Most Popular Post

Friday, 6 May 2016

The Mug Up

My grandfather, Samuel Pretty was an unusual man of his generation though he was orphaned and widowed at an early age which was not unusual.

 

Pop, as we called him, worked as an engineer on the railway and was away from home for days at a time. While he had a housekeeper after he was widowed, he became the chief cook at home in his later years. Pop was a good cook due to his life on the railway and made tasty, rustic meals while many men of his generation could not boil water.

 

My grandfather loved his mug up, a refreshment between meals or before bedtime. To Pop, this mug up was an important part of his daily life which never included coffee or a mug but rather tea, cup and saucer. He often had biscuits, toast, cookies or cake with his tea as well.

Pop was never one to waste anything, which was a testament to the difficult times he experienced as a child. He always had the tea bags which provided two cups and saved the bag from his previous cup of tea for the next mug up. This tea bag he placed in the middle of the saucer and inverted the cup over the bag so as to protect or hide it. Sometimes several bags were revealed when he lifted the cup though guests always received a clean cup and saucer and a new tea bag. 

Today, many people have taken up the fancy coffee or tea trends for their mug ups. Even Canadian favourite, Tim Horton's, has taken to the fancy coffee blends in addition to the basic double double, two cream/two sugar. Coffee shops, offering the fanciest brews imaginable, with costs between $4.00 and $7.00 each, abound.

 

However, I can't look at one of those fancy drinks without thinking of Pop and that overturned cup, the multiple tea bags, and the pleasure he derived from a mug up, for pennies a cup. 


16 comments:

  1. What a lovely portrait of a different era, and the fine tradition of a "mug up," something I never heard before. Must be a Canadian phrase. I know Tim Horton's, of course, since I live close to the border and have been to several in Vancouver. I have a cup of tea in the morning but fancy latte at the coffee shop to really start my day. I sure enjoyed this post, Marie. Thanks for introducing me to Pop. :-)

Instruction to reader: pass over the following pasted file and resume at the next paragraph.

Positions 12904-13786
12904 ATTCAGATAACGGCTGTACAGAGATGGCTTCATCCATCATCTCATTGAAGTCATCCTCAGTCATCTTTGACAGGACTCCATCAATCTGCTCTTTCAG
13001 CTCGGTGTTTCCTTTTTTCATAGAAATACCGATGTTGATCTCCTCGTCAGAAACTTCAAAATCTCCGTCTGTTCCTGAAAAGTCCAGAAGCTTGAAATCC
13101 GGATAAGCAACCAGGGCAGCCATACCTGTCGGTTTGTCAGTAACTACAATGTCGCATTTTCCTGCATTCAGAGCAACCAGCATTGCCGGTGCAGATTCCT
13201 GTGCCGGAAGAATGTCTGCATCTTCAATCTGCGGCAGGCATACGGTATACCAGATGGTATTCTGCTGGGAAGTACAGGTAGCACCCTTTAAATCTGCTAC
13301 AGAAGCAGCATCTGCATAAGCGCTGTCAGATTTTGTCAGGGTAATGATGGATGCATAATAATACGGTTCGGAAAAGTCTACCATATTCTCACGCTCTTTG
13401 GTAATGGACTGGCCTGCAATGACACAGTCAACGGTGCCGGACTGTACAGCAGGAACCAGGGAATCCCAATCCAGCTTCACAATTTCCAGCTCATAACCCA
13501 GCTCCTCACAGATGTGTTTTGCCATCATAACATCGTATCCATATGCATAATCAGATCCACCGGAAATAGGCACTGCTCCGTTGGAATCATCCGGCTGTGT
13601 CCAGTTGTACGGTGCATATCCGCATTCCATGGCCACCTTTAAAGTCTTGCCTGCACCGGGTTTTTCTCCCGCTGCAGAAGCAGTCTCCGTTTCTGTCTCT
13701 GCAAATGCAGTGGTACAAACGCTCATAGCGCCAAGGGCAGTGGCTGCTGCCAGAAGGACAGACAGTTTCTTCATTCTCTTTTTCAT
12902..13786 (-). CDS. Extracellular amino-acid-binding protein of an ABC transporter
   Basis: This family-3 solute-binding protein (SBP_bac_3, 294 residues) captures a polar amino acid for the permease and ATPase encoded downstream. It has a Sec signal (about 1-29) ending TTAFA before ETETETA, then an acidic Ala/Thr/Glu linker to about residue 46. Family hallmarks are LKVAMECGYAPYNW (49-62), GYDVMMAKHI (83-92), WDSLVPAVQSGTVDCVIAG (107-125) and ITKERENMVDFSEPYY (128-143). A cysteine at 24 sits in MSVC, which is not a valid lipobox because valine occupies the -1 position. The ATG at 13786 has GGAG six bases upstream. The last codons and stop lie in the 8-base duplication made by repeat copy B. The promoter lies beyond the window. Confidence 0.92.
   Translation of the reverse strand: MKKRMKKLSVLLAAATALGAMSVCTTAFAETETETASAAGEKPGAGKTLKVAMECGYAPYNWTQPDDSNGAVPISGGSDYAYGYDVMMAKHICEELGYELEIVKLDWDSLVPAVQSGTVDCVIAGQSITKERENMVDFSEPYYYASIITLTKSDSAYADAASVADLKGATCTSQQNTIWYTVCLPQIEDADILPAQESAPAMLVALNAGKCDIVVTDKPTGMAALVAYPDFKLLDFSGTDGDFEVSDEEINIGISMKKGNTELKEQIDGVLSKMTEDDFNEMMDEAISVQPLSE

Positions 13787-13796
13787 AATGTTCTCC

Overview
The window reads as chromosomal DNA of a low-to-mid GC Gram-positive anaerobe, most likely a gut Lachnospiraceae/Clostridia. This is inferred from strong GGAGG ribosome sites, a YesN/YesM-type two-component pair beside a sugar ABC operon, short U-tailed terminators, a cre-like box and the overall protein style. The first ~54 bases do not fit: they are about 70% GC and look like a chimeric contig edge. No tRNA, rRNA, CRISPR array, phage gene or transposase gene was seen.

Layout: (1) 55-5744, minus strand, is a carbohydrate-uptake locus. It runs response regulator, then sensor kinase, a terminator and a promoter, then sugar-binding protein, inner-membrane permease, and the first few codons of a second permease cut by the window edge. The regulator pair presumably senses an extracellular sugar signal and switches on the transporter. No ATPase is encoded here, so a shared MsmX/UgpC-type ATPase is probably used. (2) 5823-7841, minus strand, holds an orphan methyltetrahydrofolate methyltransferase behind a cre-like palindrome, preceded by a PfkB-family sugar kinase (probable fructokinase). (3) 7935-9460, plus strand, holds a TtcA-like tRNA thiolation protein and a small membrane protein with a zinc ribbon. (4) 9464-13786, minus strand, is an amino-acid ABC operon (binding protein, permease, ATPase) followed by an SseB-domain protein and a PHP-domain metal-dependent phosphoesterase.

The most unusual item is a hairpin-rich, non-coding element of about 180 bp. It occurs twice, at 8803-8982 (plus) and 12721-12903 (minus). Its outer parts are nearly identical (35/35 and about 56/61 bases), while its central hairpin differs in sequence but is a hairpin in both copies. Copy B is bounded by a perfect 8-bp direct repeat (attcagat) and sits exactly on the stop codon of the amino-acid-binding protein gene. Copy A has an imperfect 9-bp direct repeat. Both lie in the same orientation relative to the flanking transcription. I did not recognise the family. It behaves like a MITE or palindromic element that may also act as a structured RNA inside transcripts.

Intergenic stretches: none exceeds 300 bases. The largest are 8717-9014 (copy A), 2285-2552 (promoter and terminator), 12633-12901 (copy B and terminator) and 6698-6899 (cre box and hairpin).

ReplyDelete
    Replies
    1. Mug up is a Newfoundland phrase. Pop was a special character.

      Delete
  2. He looks a competent and contented man. The fishermen in the south west used to keep a pot of tea going the whole trip, only adding tea and water but never emptying it unless in port.

    ReplyDelete
    Replies
    1. Great infirmation about the fishermen's tea. Thanks for sharing.

      Pop was contented. He loved his job.

      Delete
  3. Tea will always cure what ails ya!

    ReplyDelete
  4. I'll bet your grandfather's mug up was far more rewarding than a $5+ cup at Starbucks. Although there's usually a cup of coffee in my morning, I'll have up to two cups of chai at some point during the day, and I'll reuse the teabag for the second cup too. That's where it ends though. I loved the details and images in your post. Just wonderful.

    ReplyDelete
    Replies
    1. We all have our tea or coffee rituals it seems. Thank you for dropping by!

      Delete
  5. Lovely post and different too as here in the US most are reflecting on their Moms. My grandpa (P) was a railroad engineer with the Chicago and Northwestern RR. He lost his Mom about the time he left home in 1900, and lost his wife to ALS some thirty years before he died, so he had to 'make do' also. He was a wonderful grandfather and thank you for this post, You spurred me to remember him today.

    ReplyDelete
  6. So many of our ancestors had tough times but persevered. We were lucky to have grandfathers like these.

    ReplyDelete
  7. Interesting. I never heard the term "mug up" either.

    ReplyDelete
    Replies
    1. It is a Newfoundland term, listed in The Dictionary Of Newfoundland English

      Delete
  8. I always enjoy reading about your ancestors, "mug up" is a new one on me too! Sarah x

    ReplyDelete
    Replies
    1. Many of my ancestors are from your part of England. Thank you for visitng!

      Delete
  9. Sue is a tea granny. I tolerate it at lunch. Love my morning coffee but only one -- good size mug though.

    ReplyDelete
  10. Either brew is good here. Coffee in the a.m. though.

    ReplyDelete